January 25, 2006

Everquest 2 : Trial of the Isle - Fighter and Scout

Everquest 2 is a beautiful game graphically if your computer can handle it. I am fortunate enough to have recently upgraded to a top end rig that can handle the highest settings possible in EQ2. Yes you heard that right; I run EQ2 at Extreme Quality. The game runs perfectly for me and the initial tutorial on the ship at sea is quite impressive.

Still some animations seem to stutter and monsters seem to skip (especially the first set of goblins you are tasked to kill) across the land if they are moving fast. This is something I experienced the last time I played the game and it doesn't detract from the game overall. I've eliminated it being a graphics related slow down because it happens even on lower graphics settings.

I had previously claimed that EQ2 avatars are equivalent to barbie dolls. This still holds true and is highlighted by most of the elf and human related races. I don't know what they were thinking on some of the more human races, but there is so many hair sets that look like shiny plastic!

However, I will admit that some of the more exoctic races look surprisngly good. Also the Erudite with their darker skin tones and Glpyhs look very good. The plastic feel doesn't really come off on these exotic races I guess because of the darker skin tones and more colorful skin patterns.

Fighter - My first character to play was an Erudite fighter. I wanted to start out with a strong and straight forward class. Fighters are exactly that. The first noticeable improvement I found was the run speed was significantly increased on all classes. So much so that I actually think it is too fast, but that is easily forgiven when you are getting from point A to point B in reasonable time periods.

The fighter is definitely dominant on the starter island. There was literally nothing that challenged me that much. I could swath through pairs of equally challenging opponents with little fear of death. My only death came from an unfortunate invisible goblin patrol that hid underneath a bridge.

The basic fighter Heroic Opportunity doesn't look like a fighter attack you would find in most MMORPGs, but it was still very pleasing to the eye. After a bit of trial and error I mastered the actions required to perform it which made me feel good. The only downside I found though was that the HO wasn't much better than just performing my base attacks and often times the monsters died before I had the chance to complete the HO. I assume this is because of the fact these are newbie monsters.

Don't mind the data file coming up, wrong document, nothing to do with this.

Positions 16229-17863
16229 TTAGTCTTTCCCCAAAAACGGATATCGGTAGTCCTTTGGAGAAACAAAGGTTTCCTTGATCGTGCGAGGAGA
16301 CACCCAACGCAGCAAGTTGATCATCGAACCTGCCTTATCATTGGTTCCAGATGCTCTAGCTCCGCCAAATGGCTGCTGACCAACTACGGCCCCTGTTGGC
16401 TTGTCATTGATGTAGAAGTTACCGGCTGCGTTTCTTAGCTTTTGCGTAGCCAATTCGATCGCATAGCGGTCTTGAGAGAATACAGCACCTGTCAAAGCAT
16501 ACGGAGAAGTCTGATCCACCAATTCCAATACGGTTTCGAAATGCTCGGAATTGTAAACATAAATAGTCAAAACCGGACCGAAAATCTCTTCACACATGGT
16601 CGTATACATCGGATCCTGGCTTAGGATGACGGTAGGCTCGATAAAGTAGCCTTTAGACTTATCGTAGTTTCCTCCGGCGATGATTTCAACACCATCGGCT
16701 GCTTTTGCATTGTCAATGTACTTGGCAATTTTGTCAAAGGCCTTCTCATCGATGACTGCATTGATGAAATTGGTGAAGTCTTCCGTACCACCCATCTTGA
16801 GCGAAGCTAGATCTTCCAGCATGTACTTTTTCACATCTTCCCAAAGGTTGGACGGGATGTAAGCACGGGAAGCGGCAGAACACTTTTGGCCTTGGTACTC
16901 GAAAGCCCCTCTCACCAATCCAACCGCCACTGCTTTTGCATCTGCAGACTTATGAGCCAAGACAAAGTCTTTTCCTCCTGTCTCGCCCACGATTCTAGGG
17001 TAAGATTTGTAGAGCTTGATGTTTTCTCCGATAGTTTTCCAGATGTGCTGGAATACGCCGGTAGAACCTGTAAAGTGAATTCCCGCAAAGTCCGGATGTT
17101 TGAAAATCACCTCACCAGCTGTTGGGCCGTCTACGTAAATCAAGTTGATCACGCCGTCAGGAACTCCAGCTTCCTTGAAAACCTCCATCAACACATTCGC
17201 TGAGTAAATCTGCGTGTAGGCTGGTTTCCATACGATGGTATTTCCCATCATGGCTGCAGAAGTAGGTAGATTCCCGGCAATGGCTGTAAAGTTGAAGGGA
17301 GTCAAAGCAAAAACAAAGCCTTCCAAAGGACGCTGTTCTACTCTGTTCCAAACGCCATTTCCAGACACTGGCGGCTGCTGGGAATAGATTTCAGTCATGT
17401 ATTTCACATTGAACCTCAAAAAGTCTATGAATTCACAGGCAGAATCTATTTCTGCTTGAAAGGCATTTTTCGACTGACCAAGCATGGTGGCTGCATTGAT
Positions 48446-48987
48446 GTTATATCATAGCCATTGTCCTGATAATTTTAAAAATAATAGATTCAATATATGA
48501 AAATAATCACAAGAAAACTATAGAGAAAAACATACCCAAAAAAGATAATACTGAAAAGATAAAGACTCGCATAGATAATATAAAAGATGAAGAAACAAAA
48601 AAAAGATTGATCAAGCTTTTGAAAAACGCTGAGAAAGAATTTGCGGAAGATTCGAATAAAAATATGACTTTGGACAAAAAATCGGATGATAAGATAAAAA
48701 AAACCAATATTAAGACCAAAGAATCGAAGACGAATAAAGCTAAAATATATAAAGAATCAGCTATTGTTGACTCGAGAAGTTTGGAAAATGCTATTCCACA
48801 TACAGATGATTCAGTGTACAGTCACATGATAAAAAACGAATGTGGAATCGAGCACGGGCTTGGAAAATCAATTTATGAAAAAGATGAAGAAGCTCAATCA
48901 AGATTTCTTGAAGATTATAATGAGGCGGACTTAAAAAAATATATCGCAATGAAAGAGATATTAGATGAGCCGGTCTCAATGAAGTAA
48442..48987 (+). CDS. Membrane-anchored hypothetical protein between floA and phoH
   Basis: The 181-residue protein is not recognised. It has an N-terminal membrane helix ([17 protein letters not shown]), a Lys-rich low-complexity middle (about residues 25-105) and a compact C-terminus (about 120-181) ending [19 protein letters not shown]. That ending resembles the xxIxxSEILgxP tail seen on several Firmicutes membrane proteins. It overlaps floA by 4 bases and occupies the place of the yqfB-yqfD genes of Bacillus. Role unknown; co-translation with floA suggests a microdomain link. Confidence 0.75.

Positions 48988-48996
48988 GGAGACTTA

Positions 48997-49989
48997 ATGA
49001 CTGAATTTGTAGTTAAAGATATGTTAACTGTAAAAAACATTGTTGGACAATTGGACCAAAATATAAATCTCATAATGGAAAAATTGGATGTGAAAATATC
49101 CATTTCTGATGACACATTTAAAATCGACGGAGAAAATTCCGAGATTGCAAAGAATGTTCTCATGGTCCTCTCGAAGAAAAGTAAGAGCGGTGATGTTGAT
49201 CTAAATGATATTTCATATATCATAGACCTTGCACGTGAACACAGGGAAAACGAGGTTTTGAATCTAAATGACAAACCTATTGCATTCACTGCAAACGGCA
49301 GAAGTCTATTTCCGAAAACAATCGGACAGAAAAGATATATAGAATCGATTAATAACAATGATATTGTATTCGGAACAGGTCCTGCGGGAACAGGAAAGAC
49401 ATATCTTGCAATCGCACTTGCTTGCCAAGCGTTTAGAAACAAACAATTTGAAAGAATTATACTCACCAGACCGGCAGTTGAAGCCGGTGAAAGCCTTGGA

Scout - I chose Wood Elf for my scout because I wanted to see if the plastic hairstyles could be lost in game against the background graphics. Unfortunately they look like plastic in game just like at the character creation screen.

Knowing the layout of the isle better I was able to smoke through the quest lines and to my surprise they were different than the fighter quests. A definite plus. Aiding me in the travel is the pathfinding skill for scouts. It is only an increase of 16%, but it made me feel like I was flying through the isle. I didn't time it, but it didn't seem to take more than a minute to run from end to end of the island.

Scouts also get stealth which really doesn't slow you down that much. I felt like a stealthed bomb waiting to go off as most of my ambush attacks took out most lower level opponents and some equal level enemies in a single shot. Unfortunately this means that completing my scout HO was almost impossible.